A sleeping pad’s R-Value measures its ability to insulate you from cold ground and keep you warm. The higher the R value, the more effective it is.
- For winter backpacking and camping, an R-value of 5, or higher, is recommended.
- For three-season backpacking and camping, an R-value of 2, or higher, is recommended.
- R-values are additive, so you can combine two pads to increase your warmth level.
- Women need higher R-values pads because they have lower body mass than men. An additional R value of 1 is usually a good hedge for women and other cold sleepers
For purposes of backpacking, you also need to factor in weight, comfort, compressibility, and rigidity when you make a sleeping pad selection. In addition, side sleepers may not receive the full R-value of benefit of an inflatable insulated pad because their bodies are not in full contact with the surface of the pad. This is particularly true for insulated sleeping pads that depend on your body heat to warm them up.
Sleeping Pad R-Value Comparison
The following table provides a side by side comparison of the major sleeping pads available in the US market. The pad weights listed are sized for 72″ long x 20″ wide pads, though there are a few exceptions below. The R-Value of a pad should remain the same if you select a longer, shorter, or wider variation of the pad. If a sleeping pad has a R-Value of “NA”, it’s because the manufacturer has not supplied one or R-value testing has not been performed.
Sleeping Pad Temperature Ratings
Some manufacturers do not provide R-values for their sleeping pads, most notably Big Agnes and NEMO, but instead provide minimum recommended temperatures or ranges. The problem with using temperature rating is there are no standard testing procedures to determine them. Some brands, like Big Agnes, also have a poor consumer track record when it comes to temperature range accuracy. So buyer beware.
Beginning in 2020, new sleeping pad R-value testing standards are expected to come into effect that all sleeping pad manufacturers will have to use. Until then, you’re pretty much on your own when it comes to manufacturers that use temperature ratings to label their pads.
|Make / Model||Temperature Rating||Weight (oz.)||Thickness||Type|
|Big Agnes AXL Air||Above Freezing||9.6||3.75||Self-Inflating|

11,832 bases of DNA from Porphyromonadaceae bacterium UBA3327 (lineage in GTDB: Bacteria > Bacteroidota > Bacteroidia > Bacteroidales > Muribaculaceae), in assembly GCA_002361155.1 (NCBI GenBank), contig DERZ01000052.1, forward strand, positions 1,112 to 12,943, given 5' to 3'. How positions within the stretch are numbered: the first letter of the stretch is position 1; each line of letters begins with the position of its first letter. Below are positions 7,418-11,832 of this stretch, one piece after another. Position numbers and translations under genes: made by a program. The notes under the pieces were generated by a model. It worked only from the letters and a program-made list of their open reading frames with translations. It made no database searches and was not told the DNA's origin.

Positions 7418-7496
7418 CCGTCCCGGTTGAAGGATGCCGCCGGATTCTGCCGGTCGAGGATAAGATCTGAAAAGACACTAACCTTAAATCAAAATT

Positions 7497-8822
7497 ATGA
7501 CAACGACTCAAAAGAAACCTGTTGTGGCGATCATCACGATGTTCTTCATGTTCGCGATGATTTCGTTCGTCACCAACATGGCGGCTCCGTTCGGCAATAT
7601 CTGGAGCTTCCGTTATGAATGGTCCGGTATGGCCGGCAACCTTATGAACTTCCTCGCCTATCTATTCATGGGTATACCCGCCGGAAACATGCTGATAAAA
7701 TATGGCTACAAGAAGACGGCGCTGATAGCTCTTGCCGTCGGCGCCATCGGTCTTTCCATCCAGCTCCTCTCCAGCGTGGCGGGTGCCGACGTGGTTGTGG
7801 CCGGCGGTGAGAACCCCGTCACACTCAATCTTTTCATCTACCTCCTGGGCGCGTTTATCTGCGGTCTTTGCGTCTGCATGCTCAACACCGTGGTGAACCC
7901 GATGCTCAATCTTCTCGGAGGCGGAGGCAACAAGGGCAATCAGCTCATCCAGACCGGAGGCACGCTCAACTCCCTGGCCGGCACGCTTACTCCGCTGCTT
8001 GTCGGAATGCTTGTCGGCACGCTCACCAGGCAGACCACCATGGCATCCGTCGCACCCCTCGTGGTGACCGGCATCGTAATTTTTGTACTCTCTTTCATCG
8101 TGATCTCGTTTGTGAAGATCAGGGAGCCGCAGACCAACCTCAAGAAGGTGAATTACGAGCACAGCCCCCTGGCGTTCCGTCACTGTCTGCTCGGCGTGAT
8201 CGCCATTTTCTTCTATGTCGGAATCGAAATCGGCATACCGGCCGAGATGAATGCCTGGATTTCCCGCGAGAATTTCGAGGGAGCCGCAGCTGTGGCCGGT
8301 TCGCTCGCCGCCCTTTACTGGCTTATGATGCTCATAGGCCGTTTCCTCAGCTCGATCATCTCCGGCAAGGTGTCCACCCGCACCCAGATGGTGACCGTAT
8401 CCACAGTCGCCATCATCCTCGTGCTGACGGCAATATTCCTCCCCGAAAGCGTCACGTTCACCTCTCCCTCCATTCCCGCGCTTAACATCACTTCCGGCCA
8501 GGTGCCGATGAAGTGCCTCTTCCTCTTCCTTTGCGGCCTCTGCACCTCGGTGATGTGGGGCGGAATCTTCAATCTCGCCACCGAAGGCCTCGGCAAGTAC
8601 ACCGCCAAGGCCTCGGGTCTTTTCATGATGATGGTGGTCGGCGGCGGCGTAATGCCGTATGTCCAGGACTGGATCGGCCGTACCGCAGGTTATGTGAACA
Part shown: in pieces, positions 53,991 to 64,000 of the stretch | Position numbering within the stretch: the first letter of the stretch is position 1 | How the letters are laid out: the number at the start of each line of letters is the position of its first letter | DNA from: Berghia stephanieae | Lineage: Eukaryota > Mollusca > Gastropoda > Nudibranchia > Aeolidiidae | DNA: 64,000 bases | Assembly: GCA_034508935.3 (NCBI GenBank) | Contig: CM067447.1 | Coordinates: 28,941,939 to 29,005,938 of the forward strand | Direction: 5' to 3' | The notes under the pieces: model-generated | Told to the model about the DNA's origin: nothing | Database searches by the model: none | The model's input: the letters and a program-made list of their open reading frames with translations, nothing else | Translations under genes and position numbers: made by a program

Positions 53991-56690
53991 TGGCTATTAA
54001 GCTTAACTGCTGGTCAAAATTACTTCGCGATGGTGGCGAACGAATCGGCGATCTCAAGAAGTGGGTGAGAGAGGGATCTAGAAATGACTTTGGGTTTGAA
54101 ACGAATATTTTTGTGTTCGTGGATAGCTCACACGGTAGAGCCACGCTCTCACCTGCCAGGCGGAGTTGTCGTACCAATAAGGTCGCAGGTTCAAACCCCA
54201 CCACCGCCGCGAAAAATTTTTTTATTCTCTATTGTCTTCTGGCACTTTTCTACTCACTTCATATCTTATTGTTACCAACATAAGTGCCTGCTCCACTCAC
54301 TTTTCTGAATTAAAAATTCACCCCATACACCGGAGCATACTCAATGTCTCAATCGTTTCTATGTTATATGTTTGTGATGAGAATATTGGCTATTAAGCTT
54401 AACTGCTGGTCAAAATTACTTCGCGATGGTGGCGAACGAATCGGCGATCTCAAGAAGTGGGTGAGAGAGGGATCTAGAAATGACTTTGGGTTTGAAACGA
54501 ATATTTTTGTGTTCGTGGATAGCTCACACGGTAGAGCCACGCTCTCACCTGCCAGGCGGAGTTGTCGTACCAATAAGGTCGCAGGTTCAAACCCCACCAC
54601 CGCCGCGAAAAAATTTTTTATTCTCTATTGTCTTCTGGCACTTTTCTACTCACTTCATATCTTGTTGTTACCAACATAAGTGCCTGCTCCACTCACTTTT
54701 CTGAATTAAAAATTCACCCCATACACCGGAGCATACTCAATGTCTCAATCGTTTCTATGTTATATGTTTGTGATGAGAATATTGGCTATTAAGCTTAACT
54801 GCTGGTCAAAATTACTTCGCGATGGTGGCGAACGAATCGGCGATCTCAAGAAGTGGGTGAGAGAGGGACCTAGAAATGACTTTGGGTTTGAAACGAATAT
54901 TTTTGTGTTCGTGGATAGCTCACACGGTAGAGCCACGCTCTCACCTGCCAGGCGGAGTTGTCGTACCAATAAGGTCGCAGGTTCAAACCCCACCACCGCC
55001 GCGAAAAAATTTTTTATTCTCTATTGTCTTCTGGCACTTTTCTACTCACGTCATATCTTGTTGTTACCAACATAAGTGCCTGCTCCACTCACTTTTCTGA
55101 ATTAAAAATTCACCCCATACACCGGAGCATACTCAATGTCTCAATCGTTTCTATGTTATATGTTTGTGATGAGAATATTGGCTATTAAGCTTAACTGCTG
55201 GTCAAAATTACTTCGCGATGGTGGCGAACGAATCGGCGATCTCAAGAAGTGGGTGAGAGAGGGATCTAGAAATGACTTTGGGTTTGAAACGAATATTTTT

|Big Agnes Insulated AXL Air||32F / 0C||11.9||3.75||Inflatable|
|Big Agnes Air Core Ultra||Above Freezing||21||3.5||Inflatable|
|Big Agnes Insulated Air Core Ultra||32F / 0C||23||3.5||Inflatable|
|Big Agnes Two Track||Below Freezing||24||2||Self-Inflating|
|Big Agnes Hinman||Below Freezing||34||1.5||Self-Inflating|
|Big Agnes Q-Core SLX||32F / 0C||16||4.25||Inflatable|
|Big Agnes Q-Core Deluxe||32F / 0C||23||4.25||Inflatable|
|Big Agnes Third Degree Foam Pad||32F / 0C||12||0.5||Foam|
|Big Agnes Insulated AXL Trail Boss||NA||39||3.25||Inflatable|
|NEMO Astro||35F / 2C||19||3.5||Inflatable|
|NEMO Astro Lite||35F / 2C||14||3.5||Inflatable|
|NEMO Astro Insulated||15F / -9C||27||3.5||Inflatable|
|NEMO Astro Insulated Lite||15F / -9C||19||3.5||Inflatable|
|NEMO Cosmo||35F / 2C||24||3.5||Inflatable|
|NEMO Cosmo 3D Insulated||15F / -9C||29||3.5||Inflatable|
|NEMO Nomad||40F / 4C||48||6||Inflatable|
|NEMO Nomad Insulated||25F / -4C||60||6||Inflatable|
|NEMO Vector||30F / -1C||17||3||Inflatable|
|NEMO Vector Insulated||15F / -9C||19||3||Inflatable|
|NEMO Tensor||30F / -1C||18||3||Inflatable|
|NEMO Tensor Mummy 20S||30F / -1C||8||3||Inflatable|
|NEMO Tensor Insulated||15F / -9C||21||3||Inflatable|
|NEMO Tensor Field Insulated||15F / -9C||17||3||Inflatable|
Updated 2019.Editor's note: Help support this site by making your next gear purchase through one of the links above. Click a link, buy what you need, and the seller will contribute a portion of the purchase price to support SectionHiker's unsponsored gear reviews, articles, and hiking guides.
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